Today, the Ontario budget came down with little fanfare. Let's face it, if you read the news at any point over the last three weeks, you knew what was going to be in it. You knew that there was going to be news about Hydro One and beer sales. You knew that the deficit was going up to 10.9 billion this year from 10.5 billion last year.
Debt and deficit numbers are sometimes a little abstract. But if you want to know why they matter, this year's budget finally unmasked the ugly truth. If you want to know why nurses are being fired across Ontario, this budget paints a pretty good picture as to why....
Let's start with the basics. According to the Ministry of Finance, current spending at the Ministry of Health is $50.172 Billion. The Canada Health Transfer Payment received by Ontario this year was $13.1 Billion, meaning that the federal government is paying for more than a quarter of the healthcare budget in the province. That's up, in case you were wondering, from the approximately 5 Billion that the province received in transfer payments a decade ago.
Healthcare is a public trust in this country, it's the single largest budget item. What it isn't, is the fastest growing budget item. You want to know what is?
It's not education. It's not infrastructure (regardless of what the Premier says) or universities and colleges.
It's servicing the debt. The interest on the debt is increasing at a rate of 5.7%.
Why is this important? Well, many constituents have contacted my office upset at the government trying to sell Hydro One. The government is saying that they're going to use the projected 9 billion dollar value of the sale to both pay down the stranded hydro debt (5 billion) and pay for transit (4 billion).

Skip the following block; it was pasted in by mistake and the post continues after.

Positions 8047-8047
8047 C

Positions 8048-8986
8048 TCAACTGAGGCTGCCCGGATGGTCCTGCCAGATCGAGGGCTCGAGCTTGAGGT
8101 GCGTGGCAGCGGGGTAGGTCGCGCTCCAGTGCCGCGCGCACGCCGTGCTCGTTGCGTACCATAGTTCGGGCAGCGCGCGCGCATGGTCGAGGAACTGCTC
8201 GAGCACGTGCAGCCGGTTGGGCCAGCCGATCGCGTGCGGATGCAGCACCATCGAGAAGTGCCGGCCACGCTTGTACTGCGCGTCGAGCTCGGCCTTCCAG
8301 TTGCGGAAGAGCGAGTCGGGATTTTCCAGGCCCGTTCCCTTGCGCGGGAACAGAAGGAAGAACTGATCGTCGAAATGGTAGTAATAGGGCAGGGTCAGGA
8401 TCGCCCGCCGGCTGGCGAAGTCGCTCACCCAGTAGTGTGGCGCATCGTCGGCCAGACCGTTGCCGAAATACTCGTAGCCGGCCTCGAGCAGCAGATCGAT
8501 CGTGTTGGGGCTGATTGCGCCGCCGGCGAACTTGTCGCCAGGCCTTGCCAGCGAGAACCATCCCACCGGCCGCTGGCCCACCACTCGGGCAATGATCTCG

The thing is, in the budget last year, the government said that it required only 3.1 billion in asset sales to contribute to its transit strategy of 130 billion over 10 years. This precipitated the sale of Ontario's shares in General Motors among other things. This year it's precipitating the sale of 60 percent of Hydro One. And, as they've said repeatedly, 4 billion from that sale will go to fund transit.
Now I know what you're saying, if they sold the GM shares to fund transit because they needed the money, why are they selling Hydro One to fund transit?
Spending actually goes up 2.4 billion in this budget while the government is projecting that the deficit should go down next year from 10.9 billion to 8.5 billion.
That's a 4.8 billion dollar hole. Closing tax loopholes, chasing tax evaders and levying a new beer tax will only get you a couple hundred million. You need 4 billion from somewhere. Still think it's a coincidence that 4 billion dollars from the Hydro One sale isn't going to pay down electricity debt the way the Electricity Act says it has to?
But Smitty, I hear you saying, what does this have to do with my healthcare system?
Remember that 5.7 percent increase that we're seeing in the interest on the debt every year? Most healthcare experts agree that population statistics and inflation require healthcare spending increases between 3 and 5 percent every year, just to keep up. The current budget says that healthcare spending will only grow at a rate of 1.9 percent. But federal transfers to Ontario's healthcare system are scheduled to grow at a rate of 6 percent per year until 2018.
So, the federal government is giving Ontario more money for healthcare, but Ontario is spending less on it. It's also selling a bunch of assets to artificially - because remember, you can only sell an asset once and Hydro One actually generates revenue for the government - lower the deficit. How are these things connected.
The only way to get debt interest payments under control is to eliminate the deficit and start lowering the debt. That keeps us from spending the money that we should be spending on healthcare, because it's being used to service the debt.
Ontarians need to remember this year. Because it's the year that deficit spending started costing us services that we care about.